October 30, 2008
LOS ANGELES--The interior of the “Yes on 8” bus looks disappointingly similar to that of a Greyhound bus, apart from some perfunctory “Yes on 8” banners affixed to every other window. But the exterior, a celebration of heterosexual marriage, is more distinctive. Occupying the most prominent spot on the side of the bus is a larger-than-life white couple, a bride and groom, enjoying a wedding kiss. Next to them is a pair of greatly magnified golden rings. Farther down the flank of the bus is a happy black family.
October 29, 2008
WASHINGTON--I recently suggested that the U.S. government's bailout of the financial system, which includes the de facto nationalization of several banks, would arouse populists around the world and give them the perfect alibi to confiscate private property. President Cristina Fernandez de Kirchner of Argentina has been the first to confirm my prediction.Terrified that she would not be able to pay off about $10 billion of public debt fast approaching maturity, Fernandez de Kirchner nationalized her country's private pension funds.
On The Trail And Off Their Rockers
CNN political correspondent Candy Crowley has taken to running through a checklist before bed. Every night she travels with the Obama campaign, she orders a wake-up call, sets one regular alarm and one back-up on her cell phone, which she places strategically out of slapping distance across the room. Then she writes down her vitals: What city is she in? What time zone? What time does she have to be out of the hotel room the next morning? What day is it? With that, she can drift off before the next day’s campaign coverage.
Time was, a major upward swing in the market followed by a half-point cut by the Fed would send American investors on a buying spree. But that time has probably passed. Today Ben Bernanke and Co. are expected to make another interest-rate cut, but market futures were trending down nonetheless. Is that because they don’t expect it to do much? Because they’re withdrawing from yesterday’s frenzy? Or are they reacting to the renewed drop in home prices and abysmal consumer confidence?
October 28, 2008
On Sunday, U.S. helicopters accompanied by a special forces team struck in Sukkariyeh, Syria, just over the border from Iraq. It was a raid with enormous implications for the war in Iraq and the broader war on terror. The target of the raid was a man named Badran Turki Hishan al-Mazidih, better known in his circles as Abu Ghadiya. Since 2004, intelligence officials have been targeting Abu Ghadiya for his pernicious role in Iraq: helping fuel the Sunni insurgency by transporting foreign fighters, money, and weapons. Never before had Americans struck within Syria with such visible fingerprints.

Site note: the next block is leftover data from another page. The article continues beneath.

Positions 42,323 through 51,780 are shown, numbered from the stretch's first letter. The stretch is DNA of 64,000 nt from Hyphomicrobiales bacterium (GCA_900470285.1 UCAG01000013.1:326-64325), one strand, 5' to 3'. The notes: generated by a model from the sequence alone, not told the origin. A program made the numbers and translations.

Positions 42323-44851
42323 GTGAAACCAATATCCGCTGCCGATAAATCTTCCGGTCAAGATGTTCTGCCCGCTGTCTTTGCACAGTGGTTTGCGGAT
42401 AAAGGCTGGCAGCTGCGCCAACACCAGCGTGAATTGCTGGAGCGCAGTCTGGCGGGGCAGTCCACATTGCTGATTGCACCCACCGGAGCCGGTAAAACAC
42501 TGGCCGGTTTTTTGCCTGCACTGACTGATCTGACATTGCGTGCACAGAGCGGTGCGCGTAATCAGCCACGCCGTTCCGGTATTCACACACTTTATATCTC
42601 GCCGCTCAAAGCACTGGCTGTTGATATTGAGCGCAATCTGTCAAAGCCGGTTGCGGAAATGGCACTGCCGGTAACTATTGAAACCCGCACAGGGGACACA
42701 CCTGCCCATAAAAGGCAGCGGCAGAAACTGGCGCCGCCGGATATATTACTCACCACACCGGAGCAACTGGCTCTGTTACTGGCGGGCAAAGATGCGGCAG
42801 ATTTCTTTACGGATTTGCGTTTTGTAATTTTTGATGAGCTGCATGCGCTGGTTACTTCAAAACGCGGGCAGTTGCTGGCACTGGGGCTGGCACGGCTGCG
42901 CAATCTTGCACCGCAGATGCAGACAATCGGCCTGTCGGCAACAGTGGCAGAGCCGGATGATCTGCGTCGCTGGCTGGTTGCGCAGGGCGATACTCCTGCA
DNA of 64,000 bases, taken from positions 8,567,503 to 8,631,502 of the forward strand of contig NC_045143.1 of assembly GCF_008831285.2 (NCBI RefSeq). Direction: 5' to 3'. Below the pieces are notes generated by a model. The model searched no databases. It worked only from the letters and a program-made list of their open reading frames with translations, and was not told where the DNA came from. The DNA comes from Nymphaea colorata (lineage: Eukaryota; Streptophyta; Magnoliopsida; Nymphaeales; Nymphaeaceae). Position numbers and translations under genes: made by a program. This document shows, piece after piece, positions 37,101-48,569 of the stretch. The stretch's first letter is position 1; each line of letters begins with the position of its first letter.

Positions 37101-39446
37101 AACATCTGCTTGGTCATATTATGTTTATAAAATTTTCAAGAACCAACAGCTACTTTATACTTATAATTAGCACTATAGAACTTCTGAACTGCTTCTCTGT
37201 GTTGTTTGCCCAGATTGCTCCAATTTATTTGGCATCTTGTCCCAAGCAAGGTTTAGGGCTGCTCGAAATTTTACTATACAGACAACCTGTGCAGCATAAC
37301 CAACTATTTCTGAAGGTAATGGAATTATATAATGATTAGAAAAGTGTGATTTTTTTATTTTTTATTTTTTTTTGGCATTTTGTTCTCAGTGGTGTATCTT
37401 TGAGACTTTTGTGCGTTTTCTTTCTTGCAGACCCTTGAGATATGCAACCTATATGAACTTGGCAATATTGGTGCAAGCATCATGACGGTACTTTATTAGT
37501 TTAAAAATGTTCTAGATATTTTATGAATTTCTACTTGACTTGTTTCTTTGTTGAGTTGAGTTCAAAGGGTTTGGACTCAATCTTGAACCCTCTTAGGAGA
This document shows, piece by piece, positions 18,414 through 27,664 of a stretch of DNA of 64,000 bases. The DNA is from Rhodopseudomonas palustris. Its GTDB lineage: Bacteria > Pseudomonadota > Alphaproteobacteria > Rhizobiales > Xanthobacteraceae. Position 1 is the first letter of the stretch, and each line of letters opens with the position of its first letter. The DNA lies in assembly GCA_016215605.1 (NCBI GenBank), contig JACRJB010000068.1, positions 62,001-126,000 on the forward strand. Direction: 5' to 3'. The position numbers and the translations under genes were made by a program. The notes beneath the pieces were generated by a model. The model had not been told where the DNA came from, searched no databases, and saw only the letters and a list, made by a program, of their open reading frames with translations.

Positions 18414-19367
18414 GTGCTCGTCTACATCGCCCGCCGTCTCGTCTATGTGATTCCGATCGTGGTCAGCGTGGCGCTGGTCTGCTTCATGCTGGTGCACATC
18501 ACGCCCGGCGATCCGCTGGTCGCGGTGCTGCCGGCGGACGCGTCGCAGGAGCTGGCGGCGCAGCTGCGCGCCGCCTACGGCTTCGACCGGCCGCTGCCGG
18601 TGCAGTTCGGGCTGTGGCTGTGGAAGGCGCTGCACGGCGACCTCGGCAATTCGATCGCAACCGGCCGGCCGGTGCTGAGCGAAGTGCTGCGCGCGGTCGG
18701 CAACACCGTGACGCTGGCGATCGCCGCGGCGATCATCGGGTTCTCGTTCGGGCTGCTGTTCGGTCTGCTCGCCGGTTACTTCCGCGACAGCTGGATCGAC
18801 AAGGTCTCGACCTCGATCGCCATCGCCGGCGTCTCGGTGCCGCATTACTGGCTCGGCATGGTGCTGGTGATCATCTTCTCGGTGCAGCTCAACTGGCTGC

Eli Lake has the scoop on last Sunday's attack in Syria. According to his reporting, the administration has escalated the war on terror in its closing days. Money quote: We have entered a new phase in the war on terror. In July, according to three administration sources, the Bush administration formally gave the military new power to strike terrorist safe havens outside of Iraq and Afghanistan. Before then, a military strike in a country like Syria or Pakistan would have required President Bush's personal approval.
Happy Thought For The Day
Here's a White House memo with a headline and opening guaranteed to make your heart beat a little faster: Ensuring A Smooth And Effective Presidential Transition The Administration's Preparations for the Transition are Unprecedented in Scope and Depth Today, the Transition Coordinating Council (TCC) will meet for the second time, continuing the Administration's comprehensive transition efforts. ... Obviously, I would have preferred that John McCain not make the race to succeed George W.
Rumors that Tom Vilsack might be Obama's Secretary of Agriculture give me just the news peg I've been waiting for to get some mileage out of this Vilsack-ag anecdote (that my editors inexplicably didn't see fit to include in my David Axelrod profile). There was one major bone of contention between candidate Vilsack and consultant Axelrod during Vilsack's 1998 Iowa gubernatorial campaign. As Vilsack explained it to me: I was absolutely in love with my idea that Iowa was going to become a "food capital," by which I meant we'd do more with crops--producing fuels and paper and things like that.
October 27, 2008
WASHINGTON--It has become commonplace in American politics: Certain Roman Catholic bishops declare that the faithful should cast their ballots on the basis of a limited number of "nonnegotiable issues," notably opposition to abortion. Conservative Catholics cheer, more liberal Catholics howl. And that is usually the end of the story.Not this year. Catholics, who are quintessential swing voters and gave narrow but crucial support to President Bush in 2004, are drifting toward Barack Obama.
A Suspended Apocalypse
We are living in an extraordinary time. The world has been badly shaken. In the space of a few days a system that we thought was as secure and assured as the air we breathe lost all its landmarks, its clarity, and was seemingly swallowed up by a black hole. Money--essential to the spirit of peace--congealed, like blood in veins. Credit--this fine word is also expressive of people's faith in others--like a machine that jammed, and then stopped. Confidence--the famous "confidence" that is also integral to the pact among citizens and the reasons it must be perpetuated--like a spell that is evapor